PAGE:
NEW YORK — Four score and 70 years ago, a Pennsylvania newspaper chided Abraham Lincoln’s Gettysburg Address as “silly remarks.”
This week, in time for the speech’s 150th anniversary, Harrisburg’s Patriot-News apologized for “a judgment so flawed, so tainted by hubris, so lacking in the perspective history would bring, that it cannot remain unaddressed in our archives.”
With that, the newspaper’s editorial board issued an unusual media mea culpa that has captured national attention despite its tongue-in-cheek approach.
It read in part: “Our predecessors, perhaps under the influence of partisanship, or of strong drink, as was common in the profession at the time, called President Lincoln’s words ‘silly remarks,’ deserving ‘a veil of oblivion,’ apparently believing it an indifferent and altogether ordinary message, unremarkable in eloquence and uninspiring in its brevity.”
“Just think: The speech, the exact words of it, are still looked at, thought about and dissected,” said Michele Hamill, a conservator at Cornell University in Ithaca, N.Y., where one of five copies of Lincoln’s handwritten speech is on display through Nov. 23 in commemoration of its delivery Nov. 19, 1863.
“He was a very thoughtful writer, and it shows,” Hamill said, referring both to the penmanship and the substance of the speech, which was short — about two minutes — but memorable.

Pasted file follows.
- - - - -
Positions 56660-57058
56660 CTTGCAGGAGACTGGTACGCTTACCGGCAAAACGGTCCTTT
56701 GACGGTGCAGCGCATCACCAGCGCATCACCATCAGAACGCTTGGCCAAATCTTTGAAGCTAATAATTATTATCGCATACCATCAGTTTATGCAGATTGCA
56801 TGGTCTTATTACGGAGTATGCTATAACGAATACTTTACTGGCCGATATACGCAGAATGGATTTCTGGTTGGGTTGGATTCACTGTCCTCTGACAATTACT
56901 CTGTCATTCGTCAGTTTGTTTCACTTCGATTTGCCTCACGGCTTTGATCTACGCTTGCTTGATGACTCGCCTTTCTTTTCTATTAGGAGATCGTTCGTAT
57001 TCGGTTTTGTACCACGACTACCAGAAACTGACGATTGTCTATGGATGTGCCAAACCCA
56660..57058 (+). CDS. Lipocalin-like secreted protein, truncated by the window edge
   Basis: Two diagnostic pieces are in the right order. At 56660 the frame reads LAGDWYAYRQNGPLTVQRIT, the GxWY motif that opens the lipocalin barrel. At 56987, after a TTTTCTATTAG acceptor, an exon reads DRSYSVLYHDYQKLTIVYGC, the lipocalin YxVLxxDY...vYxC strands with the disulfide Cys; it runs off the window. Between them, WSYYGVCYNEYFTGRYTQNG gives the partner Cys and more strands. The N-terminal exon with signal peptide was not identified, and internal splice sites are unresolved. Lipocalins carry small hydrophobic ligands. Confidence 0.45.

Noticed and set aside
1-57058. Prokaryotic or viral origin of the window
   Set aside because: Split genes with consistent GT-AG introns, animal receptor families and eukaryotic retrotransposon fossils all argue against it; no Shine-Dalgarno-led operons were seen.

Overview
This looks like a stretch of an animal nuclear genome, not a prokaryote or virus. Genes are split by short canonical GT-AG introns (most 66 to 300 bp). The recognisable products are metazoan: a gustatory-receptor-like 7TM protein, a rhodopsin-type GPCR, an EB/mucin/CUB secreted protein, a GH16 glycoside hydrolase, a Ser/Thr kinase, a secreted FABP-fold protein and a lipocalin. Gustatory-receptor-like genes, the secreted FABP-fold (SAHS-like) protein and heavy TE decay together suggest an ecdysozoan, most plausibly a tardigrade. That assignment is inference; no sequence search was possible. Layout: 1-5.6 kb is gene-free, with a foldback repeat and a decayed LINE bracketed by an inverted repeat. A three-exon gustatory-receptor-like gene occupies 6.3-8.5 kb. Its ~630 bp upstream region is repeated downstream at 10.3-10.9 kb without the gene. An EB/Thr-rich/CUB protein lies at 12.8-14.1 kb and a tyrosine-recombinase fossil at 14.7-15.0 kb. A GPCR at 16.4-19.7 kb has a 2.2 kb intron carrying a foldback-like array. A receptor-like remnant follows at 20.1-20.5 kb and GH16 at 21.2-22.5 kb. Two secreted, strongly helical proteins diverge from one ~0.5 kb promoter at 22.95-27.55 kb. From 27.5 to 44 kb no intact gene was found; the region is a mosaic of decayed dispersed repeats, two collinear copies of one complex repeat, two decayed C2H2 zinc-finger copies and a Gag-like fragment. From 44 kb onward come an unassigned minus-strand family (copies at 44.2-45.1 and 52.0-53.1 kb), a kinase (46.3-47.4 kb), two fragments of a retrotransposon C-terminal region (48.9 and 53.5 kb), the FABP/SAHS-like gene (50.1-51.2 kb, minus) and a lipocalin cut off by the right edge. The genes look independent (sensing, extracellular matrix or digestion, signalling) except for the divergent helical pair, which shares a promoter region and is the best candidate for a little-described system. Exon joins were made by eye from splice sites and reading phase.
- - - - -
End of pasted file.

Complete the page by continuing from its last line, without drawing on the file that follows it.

So too was the dissing it received in some media, a scoff that haunted the Harrisburg editors until their editorial, which ran Thursday with a column explaining the decision to declare: “The Patriot-News regrets the error.”
Donald Gilliland, the reporter who wrote the explanatory article, noted that the dismissive comments about Lincoln’s address did not appear until five days after he had delivered them. Days earlier, the paper — then called the Patriot & Union — had devoted extensive coverage to the president’s visit to the Pennsylvania city, including printing the full text of his speech without editorial comment, Gilliland noted.